Vegetable gardens make me happy. I love getting my hands into the dirt and face close to the ground to investigate what is going on down there. If I look closely and sit very quietly next to a plant for a few minutes, I can see the garden teeming with life,: wasps, bees, worms, birds, and every once in a while an unwelcome caterpillar. It’ s amazing to me that they all work in such harmony.
So far our organic and companion planting methods have worked well and the all of the plants except the squash seem happy. I have managed to harvest a few squash, but discovered we have squash vine borers. I awoke this morning after so much rain to see the squash looks even worse than the picture below and most of our plants had to be pulled up. You can see the base of the vine is where the larvae breaks in and destroys it, causing the leaves and stems to wilt and die. . What a pain! Oh, well. Check out some of the other plants sprouting and flowering!
So how do you grow an organic garden without being invaded by pests?
Pests are inevitable. Prevention is key. Now that we know we will have squash vinve borer problems, we will have to pay closer attention to prevent the larvae from being hatched!
1) Companion planting-Try planting beans with cucumbers, basil with tomatoes, chives with peas, peppers near eggplant, etc. You can read a great article on companion planting from Mother Earth News HERE.
2) Marigolds everywhere! I plant 2 or 3 different marigold varieties.
3) Keep birds busy with a birdfeeder nearby. Otherwise they may try to eat all of your pretty tomatoes.
4) Attract bees and beneficial insects with other beneficial plants-I planted bee balm and salvia throughout the garden to attract beneficial insects.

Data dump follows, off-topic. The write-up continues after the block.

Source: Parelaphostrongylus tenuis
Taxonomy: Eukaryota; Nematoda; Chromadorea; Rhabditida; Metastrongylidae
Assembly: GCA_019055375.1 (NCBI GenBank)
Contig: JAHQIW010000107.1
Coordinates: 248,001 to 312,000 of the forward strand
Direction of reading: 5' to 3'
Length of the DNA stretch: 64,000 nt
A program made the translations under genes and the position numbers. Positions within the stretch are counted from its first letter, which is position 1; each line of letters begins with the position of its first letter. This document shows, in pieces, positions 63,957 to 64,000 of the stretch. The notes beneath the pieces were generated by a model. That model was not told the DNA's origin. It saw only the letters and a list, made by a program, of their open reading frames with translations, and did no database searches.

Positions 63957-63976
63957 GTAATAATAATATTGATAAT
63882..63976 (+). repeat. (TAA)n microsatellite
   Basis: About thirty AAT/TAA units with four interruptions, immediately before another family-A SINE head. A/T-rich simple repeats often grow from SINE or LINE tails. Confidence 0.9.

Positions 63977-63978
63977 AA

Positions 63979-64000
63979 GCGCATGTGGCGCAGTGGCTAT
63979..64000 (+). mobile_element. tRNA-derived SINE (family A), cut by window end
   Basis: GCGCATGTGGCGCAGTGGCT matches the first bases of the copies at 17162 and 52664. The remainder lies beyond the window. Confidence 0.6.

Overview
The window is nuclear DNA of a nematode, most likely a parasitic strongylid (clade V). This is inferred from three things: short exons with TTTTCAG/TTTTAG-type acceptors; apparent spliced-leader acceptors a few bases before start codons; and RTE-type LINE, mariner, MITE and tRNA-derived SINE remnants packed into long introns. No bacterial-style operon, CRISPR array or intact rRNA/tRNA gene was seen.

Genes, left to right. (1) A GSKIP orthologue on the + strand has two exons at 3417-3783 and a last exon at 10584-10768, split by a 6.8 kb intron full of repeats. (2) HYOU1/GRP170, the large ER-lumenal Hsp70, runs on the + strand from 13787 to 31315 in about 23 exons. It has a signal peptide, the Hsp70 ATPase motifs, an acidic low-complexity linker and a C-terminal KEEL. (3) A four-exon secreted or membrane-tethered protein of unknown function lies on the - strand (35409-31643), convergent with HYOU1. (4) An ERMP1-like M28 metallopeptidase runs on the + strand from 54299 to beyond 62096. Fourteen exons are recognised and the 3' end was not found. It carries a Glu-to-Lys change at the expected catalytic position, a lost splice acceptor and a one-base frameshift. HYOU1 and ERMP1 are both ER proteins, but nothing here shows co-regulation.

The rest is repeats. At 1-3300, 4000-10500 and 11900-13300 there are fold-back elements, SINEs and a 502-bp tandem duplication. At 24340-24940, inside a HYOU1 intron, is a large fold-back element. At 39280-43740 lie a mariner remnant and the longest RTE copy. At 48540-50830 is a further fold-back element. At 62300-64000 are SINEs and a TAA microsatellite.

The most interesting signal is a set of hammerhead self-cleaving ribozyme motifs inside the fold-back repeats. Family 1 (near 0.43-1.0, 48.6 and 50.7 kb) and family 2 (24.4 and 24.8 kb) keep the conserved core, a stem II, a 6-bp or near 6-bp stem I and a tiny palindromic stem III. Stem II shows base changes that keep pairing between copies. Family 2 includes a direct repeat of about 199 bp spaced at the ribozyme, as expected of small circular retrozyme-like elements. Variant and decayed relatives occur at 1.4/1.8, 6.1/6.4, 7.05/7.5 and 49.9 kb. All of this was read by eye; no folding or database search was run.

5) Prevent squash borers with row covers. Cover the young plants with a very light row cover until they begin to flower. Then uncover them so they can be pollinated. This will prevent moths from laying eggs on the plants. This is a lesson learned for us this year.
5) Keep a garden journal and map out what you planted, how many plants, and where they are situated in the garden. Track how much produce you are getting, how often you fertilize and water, etc. This way you can look back and see what you did right or wrong if pests invade!
I transformed the 5 or 6 squash we harvested into a delicious soup. My mom made me an incredible squash soup last year around this time and I asked her for the recipe. I am not sure where this recipe came from, but it is my get -rid of -copious-amounts-of-squash-recipe.
Simple, refreshing and fast, this soup is the epitome of an easy, summer meal.
I don’t think you can screw up this soup. You can add more cream or any kind of fresh herb to your liking. Just make sure to use yellow summer squash.
In Love and Health,